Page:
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2011 crop insurance policy changes
The new Common Crop Insurance Policy, often called COMBO, simplifies and streamlines the number of crop insurance choices for 2011.
There will now be one master policy, with several options.
Instead of a different policy for each type of insurance, there will now be one master policy with several options:
- Yield protection
- Revenue protection
- Revenue protection with Harvest Price Exclusion
Option #1 - Yield Protection
Yield Protection (YP) is equivalent to the old Actual Production History (APH) policy. Yield Protection establishes a guarantee based on the APH yield. A major change from the old APH policy is that the indemnity price used to calculate the payment in the event of a loss is now the same as the price used for revenue insurance policies. Previously, RMA set the indemnity price using a projected price that tended to be less than the futures price average used for revenue policies.
For spring-planted crops beginning in 2011, the average closing futures price for each day during the month of February will be used. The corn price is based on the December Chicago Mercantile Exchange contract, while the November contract is used for soybeans. Farmers can choose to use 55% to 100% of this price for the indemnity price at which yield losses are paid. Naturally, choosing a higher price and higher levels of yield protection will result in a higher premium.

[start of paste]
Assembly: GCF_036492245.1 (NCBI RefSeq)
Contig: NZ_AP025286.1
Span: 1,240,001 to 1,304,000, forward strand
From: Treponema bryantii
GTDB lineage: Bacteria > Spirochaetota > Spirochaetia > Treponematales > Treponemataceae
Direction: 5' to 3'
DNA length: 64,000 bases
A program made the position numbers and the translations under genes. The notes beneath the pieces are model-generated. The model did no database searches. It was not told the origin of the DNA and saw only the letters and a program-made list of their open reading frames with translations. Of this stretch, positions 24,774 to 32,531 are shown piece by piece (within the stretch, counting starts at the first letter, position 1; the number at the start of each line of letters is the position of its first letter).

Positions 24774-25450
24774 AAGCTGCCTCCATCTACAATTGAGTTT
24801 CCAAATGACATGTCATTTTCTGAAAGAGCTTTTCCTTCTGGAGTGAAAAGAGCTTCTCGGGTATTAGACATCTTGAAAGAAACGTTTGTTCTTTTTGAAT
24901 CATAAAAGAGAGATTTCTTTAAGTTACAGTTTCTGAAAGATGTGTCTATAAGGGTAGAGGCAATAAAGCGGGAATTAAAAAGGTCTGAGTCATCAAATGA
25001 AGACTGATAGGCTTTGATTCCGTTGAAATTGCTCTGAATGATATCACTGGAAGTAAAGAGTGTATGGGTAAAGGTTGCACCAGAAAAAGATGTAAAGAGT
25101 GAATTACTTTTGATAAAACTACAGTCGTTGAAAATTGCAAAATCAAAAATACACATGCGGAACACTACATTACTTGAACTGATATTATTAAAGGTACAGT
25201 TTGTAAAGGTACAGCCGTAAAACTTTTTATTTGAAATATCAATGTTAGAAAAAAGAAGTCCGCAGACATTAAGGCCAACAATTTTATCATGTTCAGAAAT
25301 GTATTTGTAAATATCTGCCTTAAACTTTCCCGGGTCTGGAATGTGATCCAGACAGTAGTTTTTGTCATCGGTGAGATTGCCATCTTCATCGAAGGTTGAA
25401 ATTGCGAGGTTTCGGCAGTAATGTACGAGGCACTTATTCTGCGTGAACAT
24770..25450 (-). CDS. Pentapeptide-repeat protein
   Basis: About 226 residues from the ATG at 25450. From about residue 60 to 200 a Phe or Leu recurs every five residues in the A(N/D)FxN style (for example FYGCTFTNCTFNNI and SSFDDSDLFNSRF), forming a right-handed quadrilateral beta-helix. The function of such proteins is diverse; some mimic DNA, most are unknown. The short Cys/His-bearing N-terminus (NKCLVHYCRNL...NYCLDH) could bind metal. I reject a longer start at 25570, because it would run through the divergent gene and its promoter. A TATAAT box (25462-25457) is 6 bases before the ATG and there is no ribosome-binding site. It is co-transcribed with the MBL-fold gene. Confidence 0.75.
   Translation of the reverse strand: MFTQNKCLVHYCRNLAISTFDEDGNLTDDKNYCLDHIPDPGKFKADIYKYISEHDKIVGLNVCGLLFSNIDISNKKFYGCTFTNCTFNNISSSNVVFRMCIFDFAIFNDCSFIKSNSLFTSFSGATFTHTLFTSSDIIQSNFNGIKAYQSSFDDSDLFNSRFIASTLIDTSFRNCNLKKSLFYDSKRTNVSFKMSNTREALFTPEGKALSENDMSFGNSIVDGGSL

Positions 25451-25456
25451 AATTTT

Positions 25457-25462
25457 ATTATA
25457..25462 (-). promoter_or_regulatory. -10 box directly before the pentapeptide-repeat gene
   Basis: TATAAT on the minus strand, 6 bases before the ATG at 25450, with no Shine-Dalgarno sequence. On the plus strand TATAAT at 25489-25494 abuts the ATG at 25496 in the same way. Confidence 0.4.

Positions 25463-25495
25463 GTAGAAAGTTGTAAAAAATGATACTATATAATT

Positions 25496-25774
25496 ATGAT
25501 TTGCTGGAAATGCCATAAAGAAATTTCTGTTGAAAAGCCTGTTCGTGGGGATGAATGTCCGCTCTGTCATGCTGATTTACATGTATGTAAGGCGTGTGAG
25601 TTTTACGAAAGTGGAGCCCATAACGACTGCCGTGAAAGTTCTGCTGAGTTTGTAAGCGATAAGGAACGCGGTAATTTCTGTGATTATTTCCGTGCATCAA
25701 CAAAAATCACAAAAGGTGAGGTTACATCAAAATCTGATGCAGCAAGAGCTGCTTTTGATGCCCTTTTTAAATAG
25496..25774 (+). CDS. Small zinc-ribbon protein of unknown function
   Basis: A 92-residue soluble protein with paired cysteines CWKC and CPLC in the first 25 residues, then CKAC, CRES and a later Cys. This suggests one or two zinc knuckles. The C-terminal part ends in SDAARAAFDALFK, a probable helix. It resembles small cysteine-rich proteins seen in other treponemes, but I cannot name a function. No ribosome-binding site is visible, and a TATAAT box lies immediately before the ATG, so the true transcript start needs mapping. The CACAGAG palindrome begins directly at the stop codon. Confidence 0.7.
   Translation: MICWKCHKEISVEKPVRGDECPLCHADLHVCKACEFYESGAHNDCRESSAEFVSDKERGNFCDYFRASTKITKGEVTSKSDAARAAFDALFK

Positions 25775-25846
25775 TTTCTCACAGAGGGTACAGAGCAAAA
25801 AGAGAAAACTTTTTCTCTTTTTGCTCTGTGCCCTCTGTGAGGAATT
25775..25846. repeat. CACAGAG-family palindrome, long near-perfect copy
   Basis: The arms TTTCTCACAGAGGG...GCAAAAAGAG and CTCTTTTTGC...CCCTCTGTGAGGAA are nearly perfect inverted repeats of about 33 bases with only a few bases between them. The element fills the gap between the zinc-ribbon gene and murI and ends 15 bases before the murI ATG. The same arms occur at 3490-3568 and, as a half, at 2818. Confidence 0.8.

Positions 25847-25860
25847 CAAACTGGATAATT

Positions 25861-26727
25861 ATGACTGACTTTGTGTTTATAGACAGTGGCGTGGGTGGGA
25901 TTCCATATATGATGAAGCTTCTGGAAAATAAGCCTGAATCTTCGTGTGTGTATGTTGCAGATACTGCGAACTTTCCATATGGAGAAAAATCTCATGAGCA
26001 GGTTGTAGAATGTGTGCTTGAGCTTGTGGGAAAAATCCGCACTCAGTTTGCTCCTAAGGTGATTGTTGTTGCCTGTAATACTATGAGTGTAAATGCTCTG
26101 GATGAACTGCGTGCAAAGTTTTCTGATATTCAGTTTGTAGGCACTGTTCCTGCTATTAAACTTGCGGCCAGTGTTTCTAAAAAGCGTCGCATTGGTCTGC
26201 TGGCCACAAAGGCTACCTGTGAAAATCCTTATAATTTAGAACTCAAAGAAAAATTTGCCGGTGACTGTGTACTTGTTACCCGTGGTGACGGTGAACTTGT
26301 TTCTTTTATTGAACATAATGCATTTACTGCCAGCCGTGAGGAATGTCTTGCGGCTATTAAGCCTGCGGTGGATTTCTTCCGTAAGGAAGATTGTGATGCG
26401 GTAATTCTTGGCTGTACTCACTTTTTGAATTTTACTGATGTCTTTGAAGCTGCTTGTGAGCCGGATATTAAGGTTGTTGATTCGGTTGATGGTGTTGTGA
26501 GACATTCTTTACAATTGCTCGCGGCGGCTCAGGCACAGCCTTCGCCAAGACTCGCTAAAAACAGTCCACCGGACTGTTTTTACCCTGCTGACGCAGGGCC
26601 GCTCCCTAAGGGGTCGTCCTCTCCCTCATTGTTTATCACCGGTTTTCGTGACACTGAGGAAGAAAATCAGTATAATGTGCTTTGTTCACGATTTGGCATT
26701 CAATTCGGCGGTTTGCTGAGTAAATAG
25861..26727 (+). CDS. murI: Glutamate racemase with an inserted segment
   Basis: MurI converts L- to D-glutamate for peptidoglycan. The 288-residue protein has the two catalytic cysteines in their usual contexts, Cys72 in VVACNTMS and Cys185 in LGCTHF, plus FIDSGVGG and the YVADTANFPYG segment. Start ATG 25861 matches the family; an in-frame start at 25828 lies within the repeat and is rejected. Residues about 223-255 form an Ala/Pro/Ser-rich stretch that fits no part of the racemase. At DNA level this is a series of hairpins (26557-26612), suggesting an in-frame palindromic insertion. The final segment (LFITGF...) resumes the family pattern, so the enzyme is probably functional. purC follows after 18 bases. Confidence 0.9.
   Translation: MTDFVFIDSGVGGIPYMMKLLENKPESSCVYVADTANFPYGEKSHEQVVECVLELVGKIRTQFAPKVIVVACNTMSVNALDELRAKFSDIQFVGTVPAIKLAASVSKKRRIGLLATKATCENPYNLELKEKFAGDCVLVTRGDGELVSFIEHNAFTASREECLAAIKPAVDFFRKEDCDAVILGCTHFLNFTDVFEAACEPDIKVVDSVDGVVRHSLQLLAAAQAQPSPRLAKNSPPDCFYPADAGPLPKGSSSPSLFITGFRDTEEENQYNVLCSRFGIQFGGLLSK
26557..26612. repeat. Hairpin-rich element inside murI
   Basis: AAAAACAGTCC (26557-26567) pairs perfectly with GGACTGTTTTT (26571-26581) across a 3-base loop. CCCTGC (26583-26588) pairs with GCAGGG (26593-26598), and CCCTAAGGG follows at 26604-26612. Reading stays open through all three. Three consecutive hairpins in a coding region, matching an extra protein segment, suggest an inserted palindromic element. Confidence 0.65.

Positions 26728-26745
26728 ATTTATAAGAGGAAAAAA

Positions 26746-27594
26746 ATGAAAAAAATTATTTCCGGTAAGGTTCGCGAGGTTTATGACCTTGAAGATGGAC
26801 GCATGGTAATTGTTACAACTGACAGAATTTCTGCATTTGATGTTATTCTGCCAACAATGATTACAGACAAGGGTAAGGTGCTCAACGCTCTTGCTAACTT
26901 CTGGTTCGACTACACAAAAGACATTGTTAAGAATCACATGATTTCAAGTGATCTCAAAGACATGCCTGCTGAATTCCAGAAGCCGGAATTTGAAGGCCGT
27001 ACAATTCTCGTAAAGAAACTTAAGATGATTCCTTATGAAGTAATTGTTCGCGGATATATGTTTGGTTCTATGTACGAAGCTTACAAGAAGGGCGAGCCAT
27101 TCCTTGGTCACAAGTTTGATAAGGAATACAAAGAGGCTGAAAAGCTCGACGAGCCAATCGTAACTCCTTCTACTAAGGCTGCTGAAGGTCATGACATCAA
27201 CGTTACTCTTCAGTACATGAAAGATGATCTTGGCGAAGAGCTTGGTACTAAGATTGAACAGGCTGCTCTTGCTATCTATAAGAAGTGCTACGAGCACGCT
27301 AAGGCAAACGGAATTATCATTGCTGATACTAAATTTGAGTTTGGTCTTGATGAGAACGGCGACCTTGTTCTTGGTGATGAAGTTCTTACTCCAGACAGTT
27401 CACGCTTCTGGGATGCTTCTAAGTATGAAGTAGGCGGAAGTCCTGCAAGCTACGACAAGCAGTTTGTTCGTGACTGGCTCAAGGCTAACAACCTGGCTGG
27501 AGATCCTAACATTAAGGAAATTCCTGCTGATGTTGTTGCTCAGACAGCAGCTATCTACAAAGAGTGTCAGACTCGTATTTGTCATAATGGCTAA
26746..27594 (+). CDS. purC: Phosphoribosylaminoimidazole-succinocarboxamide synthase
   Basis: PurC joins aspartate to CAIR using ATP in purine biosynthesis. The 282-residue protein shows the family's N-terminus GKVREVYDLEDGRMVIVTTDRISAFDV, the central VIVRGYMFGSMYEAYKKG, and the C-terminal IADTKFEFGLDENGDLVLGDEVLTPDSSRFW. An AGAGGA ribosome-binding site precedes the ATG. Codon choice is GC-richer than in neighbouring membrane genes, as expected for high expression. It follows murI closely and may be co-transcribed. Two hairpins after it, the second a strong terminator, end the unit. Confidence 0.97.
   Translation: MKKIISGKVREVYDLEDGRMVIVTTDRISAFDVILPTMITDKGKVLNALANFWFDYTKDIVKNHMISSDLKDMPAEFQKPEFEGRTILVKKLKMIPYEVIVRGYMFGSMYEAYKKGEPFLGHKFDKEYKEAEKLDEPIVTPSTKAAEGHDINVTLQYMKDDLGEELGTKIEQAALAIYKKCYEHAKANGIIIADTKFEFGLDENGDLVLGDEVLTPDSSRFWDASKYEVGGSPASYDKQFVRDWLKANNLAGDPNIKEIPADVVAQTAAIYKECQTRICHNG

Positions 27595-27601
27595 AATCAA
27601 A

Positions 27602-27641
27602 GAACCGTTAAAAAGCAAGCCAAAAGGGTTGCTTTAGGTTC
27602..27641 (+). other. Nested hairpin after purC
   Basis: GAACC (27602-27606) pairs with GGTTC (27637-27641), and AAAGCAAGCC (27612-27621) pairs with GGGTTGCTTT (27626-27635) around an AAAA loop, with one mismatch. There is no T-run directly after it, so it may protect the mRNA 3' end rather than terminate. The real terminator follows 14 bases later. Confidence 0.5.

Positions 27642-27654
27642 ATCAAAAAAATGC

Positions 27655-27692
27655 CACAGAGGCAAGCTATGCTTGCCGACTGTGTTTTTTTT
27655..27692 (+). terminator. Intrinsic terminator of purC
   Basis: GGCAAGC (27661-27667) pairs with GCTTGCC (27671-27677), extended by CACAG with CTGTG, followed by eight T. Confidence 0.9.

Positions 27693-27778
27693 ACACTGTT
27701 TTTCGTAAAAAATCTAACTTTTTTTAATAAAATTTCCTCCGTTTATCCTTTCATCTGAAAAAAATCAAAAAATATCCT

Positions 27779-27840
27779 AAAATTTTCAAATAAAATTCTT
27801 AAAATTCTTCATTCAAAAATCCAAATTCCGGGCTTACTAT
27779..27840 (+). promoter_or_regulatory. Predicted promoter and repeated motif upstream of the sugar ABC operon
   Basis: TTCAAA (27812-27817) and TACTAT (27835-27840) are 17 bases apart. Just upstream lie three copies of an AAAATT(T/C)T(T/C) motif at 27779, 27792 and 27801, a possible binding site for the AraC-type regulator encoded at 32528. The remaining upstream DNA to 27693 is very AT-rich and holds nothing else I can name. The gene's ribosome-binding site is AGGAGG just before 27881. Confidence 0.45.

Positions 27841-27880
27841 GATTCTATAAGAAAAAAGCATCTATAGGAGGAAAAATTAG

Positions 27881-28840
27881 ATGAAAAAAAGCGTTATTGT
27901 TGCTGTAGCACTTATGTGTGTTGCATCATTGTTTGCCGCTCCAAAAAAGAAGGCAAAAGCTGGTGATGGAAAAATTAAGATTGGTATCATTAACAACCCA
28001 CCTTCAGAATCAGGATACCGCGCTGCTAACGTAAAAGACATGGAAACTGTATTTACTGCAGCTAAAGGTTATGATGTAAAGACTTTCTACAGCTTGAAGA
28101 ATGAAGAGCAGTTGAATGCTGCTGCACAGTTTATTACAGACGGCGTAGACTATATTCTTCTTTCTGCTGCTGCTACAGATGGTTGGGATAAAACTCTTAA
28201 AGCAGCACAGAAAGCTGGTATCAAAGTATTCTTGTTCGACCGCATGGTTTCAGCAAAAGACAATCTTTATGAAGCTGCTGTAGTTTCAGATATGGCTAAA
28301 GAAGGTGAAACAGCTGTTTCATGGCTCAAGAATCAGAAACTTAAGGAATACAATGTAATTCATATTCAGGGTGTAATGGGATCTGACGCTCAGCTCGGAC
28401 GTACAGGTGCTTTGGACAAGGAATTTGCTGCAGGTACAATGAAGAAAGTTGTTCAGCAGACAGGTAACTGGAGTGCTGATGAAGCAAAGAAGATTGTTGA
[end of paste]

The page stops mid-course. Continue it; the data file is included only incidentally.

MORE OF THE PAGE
As the name implies, a yield loss must be incurred first before an indemnity payment is triggered. While premiums are much lower than the revenue products, the likelihood of collecting an indemnity payment is much less.
Catastrophic level yield coverage (CAT) is still available for a cost of $300 per crop. The guarantee is 50% of the APH yield, and losses are paid at 55% of the indemnity price.
Option #2 - Revenue Protection
Revenue Protection (RP) can also be chosen by a farmer. Revenue Protection is equivalent to the old Crop Revenue Coverage (CRC) and the Revenue Assurance with the Harvest Price Option (RA-HPO).
Revenue Protection guarantees the insured farmer a minimum number of dollars of gross revenue per acre. The yield used to set the guarantee is the same as the APH yield used for Yield Protection, and the price is the same as February futures price. The guarantee is the product of these two values, times the level of guarantee selected (from 65% to 85%).
If the average Chicago Board of Trade price for the relevant contracts during the month of October is higher than the February price, the guarantee is increased, based on the October price. The October price is also used to calculate the “actual” revenue. Approximately 85% of the insured corn and soybean acres in Iowa in 2010 were covered with this type of policy.
Option #3: Revenue Protection with Harvest Price Exclusion
Revenue Protection with Harvest Price Exclusion (RPE) is a third option you have. It is equivalent to the former basic Revenue Assurance (RA) policy. With this option, the guarantee does not increase even if the October price is higher than the February price. Consequently, premiums will be lower for RPE than RP.
The accompanying table summarizes the old and new terminology. Current policies will automatically be converted to the corresponding policy options for 2011 unless the farmer requests a change.
Previously, CRC and RA used different procedures volatility factors in the month of February each year. In some years, RA-HPO was cheaper than CRC, and in other years, CRC was cheaper, despite the fact that they offered essentially the same coverage. Under the new Common Crop Insurance Policy, only one set of premiums will be offered.
Group Risk Policies
Three insurance options based on county yields instead of individual farm yields are still available—Group Risk Plan (GRP), Group Revenue Insurance Plan (GRIP) and Group Revenue Insurance Plan with Harvest Price Option (GRIP-HPO). Group risk policies undergo very few changes for 2011 and have not been used widely across much of the Corn Belt.